Technology giant Huawei has admitted its target to become the world’s top smartphone vendor by next year may be unrealistic after the US trade ban.

By Ian Horswill


Posted on June 3, 2019

Huawei has been forced to stop production of smartphones after US President Donald Trump banned trading with the Chinese multinational technology company.

A report by the South China Morning Post stated the halt in production was by Foxconn, “the Taiwanese electronics manufacturer that assembles handsets products for many phone brands including Apple and Xiaomi,” amid reduced orders for new phones.

Huawei had previously announced its target was to become the world’s top smartphone vendor by next year, but the stance by the US government has hit sales dramatically.

“As the new situation has emerged, it is too early to say whether we are able to achieve the goal,” Zhao Ming, president of Honour, a Huawei smartphone brand, told reporters. He was responding to questions about Huawei’s plan to beat Samsung Electronics in smartphone sales before the end of 2020.

The newspaper cited multiple “people familiar with the matter”, who were not named.

The company’s global smartphone sales swelled to 15.7 per cent in the first quarter of 2019 from 10.5 per cent in the same period last year, data from industry research firm Gartner stated.

The technology giant has previously acknowledged that it is speeding up efforts to develop its own smartphone operating system and app store in response to Trump’s administration adding the company to a trade blacklist.

The Huawei ban imposed earlier this month forbids US companies like Google from providing critical services to Huawei, and the move is expected to obliterate overseas demand for Huawei’s smartphones. Four major Japanese and British mobile carriers have said they will delay releasing new handsets made by Huawei amid the US-led crackdown.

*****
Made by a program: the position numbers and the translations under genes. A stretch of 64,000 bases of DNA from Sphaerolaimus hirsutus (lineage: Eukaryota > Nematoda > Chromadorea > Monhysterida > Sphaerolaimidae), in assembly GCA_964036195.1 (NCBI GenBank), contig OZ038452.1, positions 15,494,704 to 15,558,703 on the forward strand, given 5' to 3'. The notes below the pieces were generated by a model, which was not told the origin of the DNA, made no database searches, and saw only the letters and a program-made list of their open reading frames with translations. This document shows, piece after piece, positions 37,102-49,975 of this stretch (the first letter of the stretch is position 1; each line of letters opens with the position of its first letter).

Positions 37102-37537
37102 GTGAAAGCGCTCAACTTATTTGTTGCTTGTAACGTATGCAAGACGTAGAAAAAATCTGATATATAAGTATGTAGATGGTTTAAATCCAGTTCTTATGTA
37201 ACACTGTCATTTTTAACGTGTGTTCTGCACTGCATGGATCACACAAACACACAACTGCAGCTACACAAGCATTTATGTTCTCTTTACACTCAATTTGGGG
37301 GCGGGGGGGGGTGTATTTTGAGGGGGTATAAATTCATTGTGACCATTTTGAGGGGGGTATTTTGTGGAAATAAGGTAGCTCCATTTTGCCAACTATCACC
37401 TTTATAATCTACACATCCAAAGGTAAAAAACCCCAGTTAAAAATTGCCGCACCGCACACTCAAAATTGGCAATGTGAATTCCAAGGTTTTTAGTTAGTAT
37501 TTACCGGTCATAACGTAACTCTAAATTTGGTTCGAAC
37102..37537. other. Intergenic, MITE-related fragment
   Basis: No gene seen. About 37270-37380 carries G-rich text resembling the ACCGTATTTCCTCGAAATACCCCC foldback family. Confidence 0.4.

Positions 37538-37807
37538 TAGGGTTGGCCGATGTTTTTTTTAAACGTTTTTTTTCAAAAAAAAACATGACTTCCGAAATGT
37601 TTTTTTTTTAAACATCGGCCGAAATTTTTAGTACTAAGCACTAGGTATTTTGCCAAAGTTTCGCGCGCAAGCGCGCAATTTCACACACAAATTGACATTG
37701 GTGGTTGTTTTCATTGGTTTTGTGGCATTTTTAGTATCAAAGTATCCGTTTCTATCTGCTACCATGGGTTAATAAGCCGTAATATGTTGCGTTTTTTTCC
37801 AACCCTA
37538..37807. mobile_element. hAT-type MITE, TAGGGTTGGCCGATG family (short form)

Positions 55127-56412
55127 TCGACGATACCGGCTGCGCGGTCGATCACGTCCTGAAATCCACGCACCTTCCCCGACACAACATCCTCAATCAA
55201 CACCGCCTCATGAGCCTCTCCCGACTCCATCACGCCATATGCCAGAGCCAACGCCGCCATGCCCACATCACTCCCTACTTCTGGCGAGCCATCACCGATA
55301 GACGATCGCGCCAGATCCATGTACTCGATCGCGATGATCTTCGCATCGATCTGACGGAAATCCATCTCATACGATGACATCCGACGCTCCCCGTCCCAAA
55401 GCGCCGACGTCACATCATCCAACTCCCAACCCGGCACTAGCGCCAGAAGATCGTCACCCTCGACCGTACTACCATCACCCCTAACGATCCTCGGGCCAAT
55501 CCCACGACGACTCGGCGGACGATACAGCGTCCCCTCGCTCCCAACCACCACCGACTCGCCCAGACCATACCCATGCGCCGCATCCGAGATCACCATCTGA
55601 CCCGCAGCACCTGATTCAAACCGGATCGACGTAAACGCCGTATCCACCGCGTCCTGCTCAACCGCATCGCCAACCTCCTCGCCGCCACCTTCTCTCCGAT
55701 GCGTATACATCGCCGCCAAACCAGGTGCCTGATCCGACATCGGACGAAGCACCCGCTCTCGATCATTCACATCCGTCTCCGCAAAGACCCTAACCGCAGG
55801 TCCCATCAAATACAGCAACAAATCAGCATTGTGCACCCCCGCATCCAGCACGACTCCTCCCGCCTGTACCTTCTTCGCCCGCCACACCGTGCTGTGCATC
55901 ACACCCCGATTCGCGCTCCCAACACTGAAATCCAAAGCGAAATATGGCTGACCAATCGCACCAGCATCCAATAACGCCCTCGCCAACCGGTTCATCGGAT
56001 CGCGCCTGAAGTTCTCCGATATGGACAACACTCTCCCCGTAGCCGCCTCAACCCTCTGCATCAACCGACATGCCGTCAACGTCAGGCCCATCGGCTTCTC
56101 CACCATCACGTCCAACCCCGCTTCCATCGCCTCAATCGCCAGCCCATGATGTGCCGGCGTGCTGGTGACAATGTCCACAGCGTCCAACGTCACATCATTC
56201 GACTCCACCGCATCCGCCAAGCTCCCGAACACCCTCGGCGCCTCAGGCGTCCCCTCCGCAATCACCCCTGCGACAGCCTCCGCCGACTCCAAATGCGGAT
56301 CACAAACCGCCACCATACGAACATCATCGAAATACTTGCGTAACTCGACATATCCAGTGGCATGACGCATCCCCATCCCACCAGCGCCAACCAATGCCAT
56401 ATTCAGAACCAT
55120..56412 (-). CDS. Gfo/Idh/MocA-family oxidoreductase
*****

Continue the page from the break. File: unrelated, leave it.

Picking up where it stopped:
Since the US move, some panicked Huawei users have started selling their brand new P30 smartphones on ecommerce sites at hefty discounts, out of fear that a US ban could render their handsets useless without essential Google apps. This is despite Google issuing a statement that existing Huawei devices will continue to have access to its services.

The blacklist restricted the company from buying services and parts from US companies without approval, affecting access to a wide variety of American-made hardware and software by companies including Qualcomm and Google.

Japan’s Panasonic said it was halting business with the embattled brand, joining a growing list of firms distancing themselves.

“We’ve stopped all business transactions with Huawei and its 68 group companies … that are subject to the US government ban,” Panasonic spokesman Joe Flynn said last Thursday.

On May 10, 2019, Trump signalled the end of formal trade negotiations with China, hiking tariffs on US$200 billion worth of Chinese imports by 15 per cent to 25 per cent.

China then raised tariffs on US$60 billion of American goods, effective June 1.